An abundance of artists behind nostalgic one-hit wonders have defined a year musically, but subsequently failed to sustain that momentum. After their brief encounter of fame, they disappear completely from the popular culture radar – never to be seen again.

There’s been plenty of comparable male singer-songwriters who have failed to replicate Capaldi’s prolonged level of eminence. For example, take Jake Bugg and Tom Odell – both achieved number one albums in the UK but gradually faded from the public eye soon after.

This could prove somewhat controversial, but let’s face it, Capaldi’s music is rather monotonous and repetitive. Don’t take my pessimistic word for it, his debut album, conveniently named Divinely Uninspired to a Hellish Extent, received mediocre reviews following its release in May. NME gave it a disheartening two stars, the Guardian three. Despite admiration for Capaldi’s powerful voice, lead singles and impressive song-writing skills, all reviews echoed similar sentiments – why is there such a huge disparity between his music and online persona? NME’s review expressed bewilderment that “such a charismatic star could make a record so lacking in personality”. After listening to all 12 songs chronologically, you can see why they came to this conclusion. A steady stream of heartbreak ballads with similar sounding backing tracks…

Having said that, the critics are the minority here. Capaldi’s album reached number one in the UK and stayed there for six whole weeks. If that’s not enough, his debut became the fastest-selling album of 2019, opening on 89,506 sales in week one, surpassing established artist Ariana Grande who previously held the title. His UK and Ireland tour sold out in 10 minutes – making Capaldi the first artist in history to sell-out an arena tour before the release of a debut album. Impressive.

How was this swift success possible? How has he managed to swerve the one-hit wonder territory and make history so early in his career? Two things spring to mind – his humour and social media.   

In an age dominated by oversharing, memes and ‘stan’ culture, Capaldi, a millennial, clearly capitalises on this contemporary trend. Almost everything he does professionally is intertwined with his social media platforms. 

For instance, when Noel Gallagher made unpleasant remarks about Capaldi in an interview, he retaliated not by condemning his words, but by exploiting the dispute. For context, Gallagher branded Capaldi “Chewbacca”, advised him to enjoy his 15 minutes of fame, and called Scotland a “third world country”. In true Capaldi style, he walked on stage at the TRNSMT festival holding the Scottish flag, wearing a Chewbacca mask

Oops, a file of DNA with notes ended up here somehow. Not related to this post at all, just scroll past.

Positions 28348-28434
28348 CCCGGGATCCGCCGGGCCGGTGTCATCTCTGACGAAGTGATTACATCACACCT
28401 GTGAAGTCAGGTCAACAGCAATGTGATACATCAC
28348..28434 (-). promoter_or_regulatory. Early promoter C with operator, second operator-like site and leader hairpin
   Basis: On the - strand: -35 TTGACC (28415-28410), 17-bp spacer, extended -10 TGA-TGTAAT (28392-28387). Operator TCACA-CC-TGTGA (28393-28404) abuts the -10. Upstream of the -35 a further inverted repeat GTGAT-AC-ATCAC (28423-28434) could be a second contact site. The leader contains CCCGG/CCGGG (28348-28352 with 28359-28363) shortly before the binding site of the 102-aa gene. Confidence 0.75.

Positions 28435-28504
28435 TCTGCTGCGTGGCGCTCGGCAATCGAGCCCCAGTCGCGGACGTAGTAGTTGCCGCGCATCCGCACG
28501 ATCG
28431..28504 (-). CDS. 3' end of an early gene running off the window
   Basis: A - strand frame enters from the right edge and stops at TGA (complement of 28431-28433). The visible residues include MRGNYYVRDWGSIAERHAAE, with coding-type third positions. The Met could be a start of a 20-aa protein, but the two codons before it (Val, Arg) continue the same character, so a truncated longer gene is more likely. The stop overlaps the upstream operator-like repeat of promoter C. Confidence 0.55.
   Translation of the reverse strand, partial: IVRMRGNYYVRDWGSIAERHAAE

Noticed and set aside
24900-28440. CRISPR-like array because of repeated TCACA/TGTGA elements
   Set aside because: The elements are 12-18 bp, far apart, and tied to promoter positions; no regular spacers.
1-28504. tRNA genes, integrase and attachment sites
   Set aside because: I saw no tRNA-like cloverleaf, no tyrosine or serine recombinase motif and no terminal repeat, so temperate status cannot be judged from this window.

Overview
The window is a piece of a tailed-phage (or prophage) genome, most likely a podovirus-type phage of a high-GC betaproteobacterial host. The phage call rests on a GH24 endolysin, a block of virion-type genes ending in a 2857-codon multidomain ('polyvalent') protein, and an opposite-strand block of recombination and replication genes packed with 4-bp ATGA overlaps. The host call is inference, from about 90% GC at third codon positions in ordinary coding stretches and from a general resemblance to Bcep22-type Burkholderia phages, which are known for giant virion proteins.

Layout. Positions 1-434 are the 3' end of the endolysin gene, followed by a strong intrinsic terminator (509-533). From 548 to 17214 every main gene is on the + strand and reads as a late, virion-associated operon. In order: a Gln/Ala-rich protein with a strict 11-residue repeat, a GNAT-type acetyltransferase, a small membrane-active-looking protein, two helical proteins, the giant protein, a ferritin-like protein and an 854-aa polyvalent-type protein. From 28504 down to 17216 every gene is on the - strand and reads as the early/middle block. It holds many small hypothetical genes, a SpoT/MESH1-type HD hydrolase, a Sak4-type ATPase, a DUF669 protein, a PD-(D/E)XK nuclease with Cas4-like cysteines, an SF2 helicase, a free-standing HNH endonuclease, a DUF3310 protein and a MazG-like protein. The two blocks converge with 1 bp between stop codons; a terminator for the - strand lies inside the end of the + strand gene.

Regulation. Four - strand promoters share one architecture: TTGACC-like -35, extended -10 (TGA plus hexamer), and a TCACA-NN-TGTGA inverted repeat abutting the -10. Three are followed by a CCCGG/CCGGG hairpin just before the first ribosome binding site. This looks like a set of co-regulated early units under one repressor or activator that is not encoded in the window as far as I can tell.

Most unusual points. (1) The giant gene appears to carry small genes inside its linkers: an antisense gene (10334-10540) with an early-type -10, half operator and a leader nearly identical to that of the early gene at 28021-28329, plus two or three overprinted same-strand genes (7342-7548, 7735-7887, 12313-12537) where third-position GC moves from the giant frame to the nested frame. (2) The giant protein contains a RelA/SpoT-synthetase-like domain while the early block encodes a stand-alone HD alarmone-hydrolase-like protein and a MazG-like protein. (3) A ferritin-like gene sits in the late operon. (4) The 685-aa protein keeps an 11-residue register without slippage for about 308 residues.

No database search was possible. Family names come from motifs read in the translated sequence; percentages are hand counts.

He then changed his Twitter name to ‘Chewis Capaldi’ and picture to Chewbacca. At Glastonbury, he walked on stage wearing a shirt with Gallagher’s face inside a love heart, before singing his hit song ‘Someone You Loved’ to an army of fans.

Naturally, the photographs posted online afterwards received substantial engagement

Instead of customary ‘please buy my album!’ posts, Capaldi uses witty images and self-deprecating humour to promote his work, thus attracting a wider audience via the power of online sharing. He’s not afraid to be himself – amusing not only his fanbase, but those who happen to stumble upon his online platforms unintentionally. In an era of unattainable perfectionism, it’s refreshing to see a celebrity embracing authenticity over falsity.

Even when he teams up with branded sponsorships, Capaldi’s still genuine. 

After formulating a continuing narrative on social media that he’s finding it difficult to ‘find love’, he joined with Tinder to produce billboards using various comical images taken directly from his social media pages – posing unconventionally, wearing his famous novelty sunglasses. Capaldi also tapped into the bizarre popularity of Greggs on Twitter and used his popular humour in the real world to promote his new album on a London Underground billboard – embracing Capaldi-esque terms like “Scottish Beyoncé” and “finally famous”. He knows he’s equally notable for his both music and online persona. 

Capaldi refuses to engage in any contentious political chit-chat. His lyrics are free from edgy statements and his social media is crammed with unflattering selfies rather than his views on Brexit. 

Capaldi joins the long list of contemporary British, casual, guitar-holding male singer-songwriters who have “exceptional voices and wilfully unexceptional images that entrench an impression of authenticity”. Ed Sheeran… George Ezra… artists who could easily walk into a university lecture and blend in effortlessly. Two decades ago, appearance was everything – for both men and women. 

This has faded somewhat. Well, for men…

The ‘authentic’ singer-songwriter trend has failed to prosper among female artists. How can women embrace authenticity when the industry expects them to look perfect? Capaldi himself said that female artists would “come up against more media scrutiny” if they were to dress casually, share unfiltered selfies and post slapstick humour.


Nonetheless, we emphasise social media as the sole source for Capaldi’s rapid rise to fame. How true is this really? He still had to sing in deserted pubs and support other successful music artists beforehand. Not all is what it seems.

Essentially, to be a celebrity, people need to like you – no matter the superiority of your voice. The extraordinary thing about Capaldi is that his entire brand has been built, and continues to exist, online. He’s a part singer-songwriter, part social media star; #relatable in an era whereby #relatability is a hugely saleable commodity

With a new decade on the horizon, expect to see an array of new artists imitating Lewis Capaldi. It’s certainly worked for him.  

Performers Sound Off

[[SOUND OFF]] XXXTentacion: Better off (Dying)?

By Nico Drysdale

Late, influential, yet heavily problematic and controversial artist, Jahseh Onfroy, otherwise professionally known as ‘XXXTentacion’, provokes thought as to whether he will be deeply mourned or his demise will be favoured.

As news spread online within mere minutes of the shooting and murder of young, Floridian hip-hop artist Jahseh Onfroy on June 18th 2018, fans and celebrities alike paid respectful tributes to the 20-year-old’s sudden death. “I never told you how much you inspired me when you were here”, tweeted Kanye West and, “You were a true artist, one of the most fucking talented of our time”, Blink-182 drummer, Travis Barker expressed​.​ Simultaneously, antagonistic reactions, an onslaught of unconcerned, unsympathetic memes and criticism, directed towards those who failed to actively condemn Onfroy, flooded social media.